Absent a specific treaty exemption, the US imposes a one per cent excise tax on premium payments to non-US insurance companies with respect to life insurance and annuity contracts issued on the life of a US citizen or resident.  The obligation to withhold and remit this tax is imposed on the US policy holder and there are penalties for failure to withhold.

Paragraph 1(a) of Article 2 of the US - Barbados Tax Convention in conjunction with paragraph 5 of Article 24 permit an exemption from this US excise tax.  Therefore, premiums paid to a Barbados life insurer are exempt from US federal excise tax.

Insurance premiums paid by US citizens or residents to insurers located in countries that do not have a tax treaty with the US (eg, Bermuda, Cayman Islands and other tax haven countries offering PPLI) or whose tax treaty with the US does not contain a specific exemption are subject to this one per cent tax. Interestingly, the US – Canada Tax Convention contains no such exemption and therefore, Americans living in Canada are subject to this one per cent tax on the insurance premiums they pay to Canadian insurers.

Reduced Withholding Rates

An added benefit of using a Barbados insurer is that the funds accumulating in the policy may benefit from reduced withholding tax rates provided under Barbados’ tax treaties.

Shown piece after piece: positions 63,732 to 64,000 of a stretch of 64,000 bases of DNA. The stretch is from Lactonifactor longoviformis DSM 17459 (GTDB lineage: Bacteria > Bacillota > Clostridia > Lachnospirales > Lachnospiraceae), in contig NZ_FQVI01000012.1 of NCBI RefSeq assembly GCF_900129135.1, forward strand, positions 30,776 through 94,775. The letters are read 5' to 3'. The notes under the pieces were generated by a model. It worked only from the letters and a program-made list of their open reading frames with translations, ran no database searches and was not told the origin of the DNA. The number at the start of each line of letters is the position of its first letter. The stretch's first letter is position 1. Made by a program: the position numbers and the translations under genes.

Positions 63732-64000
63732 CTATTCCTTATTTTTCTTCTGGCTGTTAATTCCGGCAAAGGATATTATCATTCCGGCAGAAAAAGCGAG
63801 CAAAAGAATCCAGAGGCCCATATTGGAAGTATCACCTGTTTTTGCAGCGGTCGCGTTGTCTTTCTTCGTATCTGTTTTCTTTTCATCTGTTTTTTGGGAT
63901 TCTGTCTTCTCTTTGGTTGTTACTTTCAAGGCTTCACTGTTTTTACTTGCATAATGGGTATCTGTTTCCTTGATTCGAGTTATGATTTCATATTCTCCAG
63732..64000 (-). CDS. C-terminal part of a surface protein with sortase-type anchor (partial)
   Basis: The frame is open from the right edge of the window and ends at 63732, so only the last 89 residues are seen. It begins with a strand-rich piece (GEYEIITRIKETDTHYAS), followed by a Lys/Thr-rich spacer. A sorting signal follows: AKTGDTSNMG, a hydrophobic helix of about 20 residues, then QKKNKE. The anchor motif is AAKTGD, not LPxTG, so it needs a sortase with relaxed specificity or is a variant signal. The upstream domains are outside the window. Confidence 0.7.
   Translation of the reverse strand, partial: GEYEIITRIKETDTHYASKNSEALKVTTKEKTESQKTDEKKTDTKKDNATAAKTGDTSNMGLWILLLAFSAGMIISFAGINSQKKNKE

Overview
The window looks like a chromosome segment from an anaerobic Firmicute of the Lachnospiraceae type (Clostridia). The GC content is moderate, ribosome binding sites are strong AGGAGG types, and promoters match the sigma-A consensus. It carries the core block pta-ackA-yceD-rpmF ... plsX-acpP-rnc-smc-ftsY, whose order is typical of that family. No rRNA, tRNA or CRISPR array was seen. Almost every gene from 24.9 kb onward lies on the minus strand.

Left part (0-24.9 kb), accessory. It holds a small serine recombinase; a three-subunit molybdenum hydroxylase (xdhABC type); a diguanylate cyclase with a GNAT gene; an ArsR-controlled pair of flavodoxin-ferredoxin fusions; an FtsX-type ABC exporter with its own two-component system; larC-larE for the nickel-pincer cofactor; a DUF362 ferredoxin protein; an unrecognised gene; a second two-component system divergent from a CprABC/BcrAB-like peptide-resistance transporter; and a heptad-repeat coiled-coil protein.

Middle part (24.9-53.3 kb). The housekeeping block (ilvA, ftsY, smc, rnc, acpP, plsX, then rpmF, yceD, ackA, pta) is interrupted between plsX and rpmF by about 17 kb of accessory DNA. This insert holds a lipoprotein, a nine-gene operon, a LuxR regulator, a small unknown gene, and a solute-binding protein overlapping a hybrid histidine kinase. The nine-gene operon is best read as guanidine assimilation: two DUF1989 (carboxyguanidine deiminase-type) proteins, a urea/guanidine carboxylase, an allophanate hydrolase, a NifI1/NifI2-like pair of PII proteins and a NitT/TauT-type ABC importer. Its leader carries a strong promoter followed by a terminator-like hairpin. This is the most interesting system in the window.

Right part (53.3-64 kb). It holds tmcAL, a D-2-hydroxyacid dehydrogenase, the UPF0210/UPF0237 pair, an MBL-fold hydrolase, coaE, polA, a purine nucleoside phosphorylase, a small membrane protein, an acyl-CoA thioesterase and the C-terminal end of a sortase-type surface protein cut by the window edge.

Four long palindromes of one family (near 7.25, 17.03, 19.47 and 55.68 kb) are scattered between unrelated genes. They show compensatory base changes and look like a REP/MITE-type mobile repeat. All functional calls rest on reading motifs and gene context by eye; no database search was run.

Policy holders may therefore enjoy higher net investment returns than with an insurer located in a non-treaty country.

Attractive Rates

Premiums paid under an insurance policy on the life of a non-resident of Barbados are not subject to Barbados premium tax.

Unlike funds accumulating in a policy issued by a Canadian insurer or an insurer located in a non-treaty country, funds accumulating in a dual compliant policy issued by a Barbados insurer with no permanent establishment in Canada are not subject to the Canadian investment income tax (Part XII.3 ITA) by operation of the Canada – Barbados Tax Convention. 

Because of this favorable fiscal environment, a Barbados insurer can offer attractive rates to its foreign clients, which can translate into significant savings over the term of the policy.

In sum, Barbados’ tax treaties and regulatory environment make it an ideal jurisdiction for the provision of dual compliant life insurance solutions to Americans residing in Canada and elsewhere.

About the Author

Charles C Gagnon is a partner in BCF’s Barbados office. His main areas of expertise include: tax aspects of reorganisations and business acquisition and divestitures, strategic and estate planning for private corporations, structuring of investment in Canada and abroad, tax matters relating to immigration and emigration, international tax planning, wills and trusts.